If after years of studying Spanish your pronunciation still sucks, finding out your "Turquoise Sounds" may help you reduce your gringo accent

Before you waste your time scrolling, there are 3 important things I want you to know.

The first one:

  • I don’t have any official studies related to Teaching Spanish.
  • I don’t speak flawless English, and
  • You may see mistakes in this text.

If this is a problem for you, you shouldn’t continue reading.

The second one:

People who speak good Spanish didn’t born with a special gift for learning languages or a good ear.

That’s a myth.

There’s something anybody with an IQ higher than a fly could start doing right now to speak better Spanish.

I’ll explain what in this page.

The third one:

If you think you’ve already tried everything to improve your pronunciation but you don’t see results, discovering the Turquoise Sounds may be your last bullet. 

And I say “last”, not because there aren’t more options (there are always more options) but because you won’t need them.

A pronunciation lesson I learned while a man was buying a pair of sneakers

A man entered a shop.

He wanted to buy a pair of sneakers to match his hoodie. He looked around, and immediately, he felt in love with a pair exhibited on the wall.

– Can I try those green sneakers on? – he asked the shop attendant.
– Sure, what size?
– 43.

The shop attendant searched and gave him a box.

The man opened the box.

– Excuse me, these are not the sneakers I asked for.

The attendant, confused said:

– I’m sorry, these are the only green sneakers we have.

The man walked away, took one of the sneakers he saw on the wall, and showed it to her.

– Ahhhh!!! This!!! – she laughed. – This is turquoise!

But the turquoise color wasn’t in the spectrum of colors of this guy.

For him, it was either green or blue.

Not knowing the turquoise color had consequences (not only for him):

  • He asked for the wrong sneakers.
  • He made the busy attendant work double.
  • He also made an extra effort to stand up, go to grab the sneaker he meant, and come back to show it to the lady.
  • Although the lady was very kind, he felt awkward when she pointed out the right color of the sneaker.

Something similar happens inside our brain when we speak a foreign language with a thick accent: What's a Turquoise Sound?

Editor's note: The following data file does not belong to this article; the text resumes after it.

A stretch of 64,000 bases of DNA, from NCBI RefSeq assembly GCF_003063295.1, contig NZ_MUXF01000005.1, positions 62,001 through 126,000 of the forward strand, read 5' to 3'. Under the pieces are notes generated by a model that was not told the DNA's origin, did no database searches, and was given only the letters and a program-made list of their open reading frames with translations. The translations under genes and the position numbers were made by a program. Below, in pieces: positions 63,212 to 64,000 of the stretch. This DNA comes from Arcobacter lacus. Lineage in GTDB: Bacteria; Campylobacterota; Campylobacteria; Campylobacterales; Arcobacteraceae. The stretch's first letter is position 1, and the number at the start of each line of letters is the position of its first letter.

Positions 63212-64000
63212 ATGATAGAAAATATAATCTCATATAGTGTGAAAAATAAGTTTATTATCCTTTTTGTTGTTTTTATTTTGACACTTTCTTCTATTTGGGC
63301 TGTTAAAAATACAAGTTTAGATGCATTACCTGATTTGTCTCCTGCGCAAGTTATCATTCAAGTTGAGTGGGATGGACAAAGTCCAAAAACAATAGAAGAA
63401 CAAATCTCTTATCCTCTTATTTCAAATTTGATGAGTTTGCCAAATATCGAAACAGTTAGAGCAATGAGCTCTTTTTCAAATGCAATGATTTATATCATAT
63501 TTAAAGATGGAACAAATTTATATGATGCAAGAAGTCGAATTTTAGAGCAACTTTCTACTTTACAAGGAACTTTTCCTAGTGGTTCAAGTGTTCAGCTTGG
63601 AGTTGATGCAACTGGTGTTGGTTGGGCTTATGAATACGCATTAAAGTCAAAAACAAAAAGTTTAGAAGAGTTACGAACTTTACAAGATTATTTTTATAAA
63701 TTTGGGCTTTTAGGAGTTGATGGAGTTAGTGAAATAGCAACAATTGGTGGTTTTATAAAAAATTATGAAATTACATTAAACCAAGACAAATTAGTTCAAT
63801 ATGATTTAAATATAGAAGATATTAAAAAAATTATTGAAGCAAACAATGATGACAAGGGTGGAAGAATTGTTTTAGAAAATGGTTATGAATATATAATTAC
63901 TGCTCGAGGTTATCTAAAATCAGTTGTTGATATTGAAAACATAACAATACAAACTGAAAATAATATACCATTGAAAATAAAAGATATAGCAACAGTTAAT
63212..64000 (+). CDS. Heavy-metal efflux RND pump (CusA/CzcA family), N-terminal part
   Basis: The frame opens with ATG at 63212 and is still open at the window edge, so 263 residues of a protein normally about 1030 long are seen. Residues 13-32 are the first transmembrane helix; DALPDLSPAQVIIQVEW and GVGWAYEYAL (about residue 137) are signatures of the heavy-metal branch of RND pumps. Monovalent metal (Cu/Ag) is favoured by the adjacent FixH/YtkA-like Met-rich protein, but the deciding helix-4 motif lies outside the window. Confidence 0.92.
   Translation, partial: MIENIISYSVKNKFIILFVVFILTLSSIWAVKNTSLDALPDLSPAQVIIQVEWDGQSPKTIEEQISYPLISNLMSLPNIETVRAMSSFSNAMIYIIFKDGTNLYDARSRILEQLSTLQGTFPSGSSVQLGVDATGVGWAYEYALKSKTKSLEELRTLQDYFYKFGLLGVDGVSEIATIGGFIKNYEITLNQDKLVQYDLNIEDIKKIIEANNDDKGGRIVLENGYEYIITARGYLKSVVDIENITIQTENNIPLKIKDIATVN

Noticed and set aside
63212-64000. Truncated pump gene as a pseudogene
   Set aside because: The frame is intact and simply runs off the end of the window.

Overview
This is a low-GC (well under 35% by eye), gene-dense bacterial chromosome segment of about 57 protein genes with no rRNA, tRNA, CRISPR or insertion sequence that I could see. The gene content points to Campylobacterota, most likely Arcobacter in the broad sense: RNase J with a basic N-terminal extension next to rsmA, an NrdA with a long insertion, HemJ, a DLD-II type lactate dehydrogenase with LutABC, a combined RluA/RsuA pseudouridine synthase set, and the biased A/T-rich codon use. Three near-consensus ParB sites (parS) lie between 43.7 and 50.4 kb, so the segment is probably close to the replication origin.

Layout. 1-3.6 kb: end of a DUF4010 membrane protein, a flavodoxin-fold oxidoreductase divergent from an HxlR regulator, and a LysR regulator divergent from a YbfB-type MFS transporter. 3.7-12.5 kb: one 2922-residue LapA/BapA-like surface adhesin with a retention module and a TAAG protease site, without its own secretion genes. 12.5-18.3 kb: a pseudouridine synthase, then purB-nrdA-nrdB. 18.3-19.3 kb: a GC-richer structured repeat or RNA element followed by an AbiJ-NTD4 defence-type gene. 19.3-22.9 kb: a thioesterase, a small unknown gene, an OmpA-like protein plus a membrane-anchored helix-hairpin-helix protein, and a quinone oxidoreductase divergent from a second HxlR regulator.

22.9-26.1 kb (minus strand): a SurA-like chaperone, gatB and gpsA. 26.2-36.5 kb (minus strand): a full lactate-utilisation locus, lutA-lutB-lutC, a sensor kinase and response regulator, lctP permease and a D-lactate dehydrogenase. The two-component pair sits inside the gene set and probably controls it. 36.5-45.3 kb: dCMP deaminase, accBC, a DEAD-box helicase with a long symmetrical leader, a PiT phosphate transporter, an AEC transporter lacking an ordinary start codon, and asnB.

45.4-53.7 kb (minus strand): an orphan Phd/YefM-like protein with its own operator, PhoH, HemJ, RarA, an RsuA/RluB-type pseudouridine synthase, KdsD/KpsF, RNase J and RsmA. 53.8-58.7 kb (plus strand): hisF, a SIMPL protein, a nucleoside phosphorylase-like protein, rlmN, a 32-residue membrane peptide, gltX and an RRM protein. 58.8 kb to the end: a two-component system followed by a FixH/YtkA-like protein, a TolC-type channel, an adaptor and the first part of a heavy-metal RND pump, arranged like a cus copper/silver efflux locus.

Look at the following image.

There’s a green, a blue, and a turquoise sound.

Explanation of the image:

When I heard or pronounce the word  apple” (pronounced [æ]pple), my brain needed to decide whether that first sound was [a] or [e].

[a]pple or [e]pple?

Green or blue?

The turquoise sound [æ] didn’t exist in my brain (so it wasn’t an option).

(Yet).

So when we say words that contained any of our turquoise sounds, we often get that look that says…

"I have no idea what you're trying to say"

Why?

Why this happens?

Most of the time, we don’t notice the difference between what we say, and the correct pronunciation.

It’s like these colored pencils:

(Do you think they are the same?)

This is the difference between you pronunciation and native pronunciation. Reduce your accent in Spanish

Probably you didn’t see that all of them, except for one, are different.

Because the difference is very subtle.

But what may look almost the same in isolation, could show up totally different when we draw.

And the same happens with our pronunciation.

A game to improve your speaking skills

Situation:

If I had never been surrounded by natives, I’d have been the happiest person on earth with my B1 (written/reading) level.

Luckily, that didn’t happen.

Like most people, I studied English

  • at school,
  • in academies, and
  • with private tutors (some of them were native speakers),

After 10 years, (when I started speaking with natives on a daily basis in the USA) I realized that all that people could see, were lots of pronunciation errors that were never corrected.

I was young (and more stubborn than ashamed).

And I wanted to have fun so nothing was not gonna stop me.

What did I do to improve my pronunciation?

I played the following game.

They had fun hearing a foolish Spaniard pronouncing "very easy words" as if I had a speech disorder

When my friends and family didn’t understand me, I asked them to repeat what I said. And I repeated after them, like a parrot.

1, 2, 3…17 times.

Until they told me I did well.

Of course, as adults, we can’t do this with everybody. For most people, it would be boring. Or annoying.

But for me and my friends, it was like a game:

They had fun hearing a foolish Spaniard pronouncing “very easy words” as if I had a speech disorder.

And I had fun mimicking them.

After a couple of weeks of repeating like a parrot -for at least 5 hours a day-, I learned more than in the last years:

I was focused on improving my speaking skills, but I got something else with that game.

2×1.

When I improved my pronunciation, I automatically improved my listening skills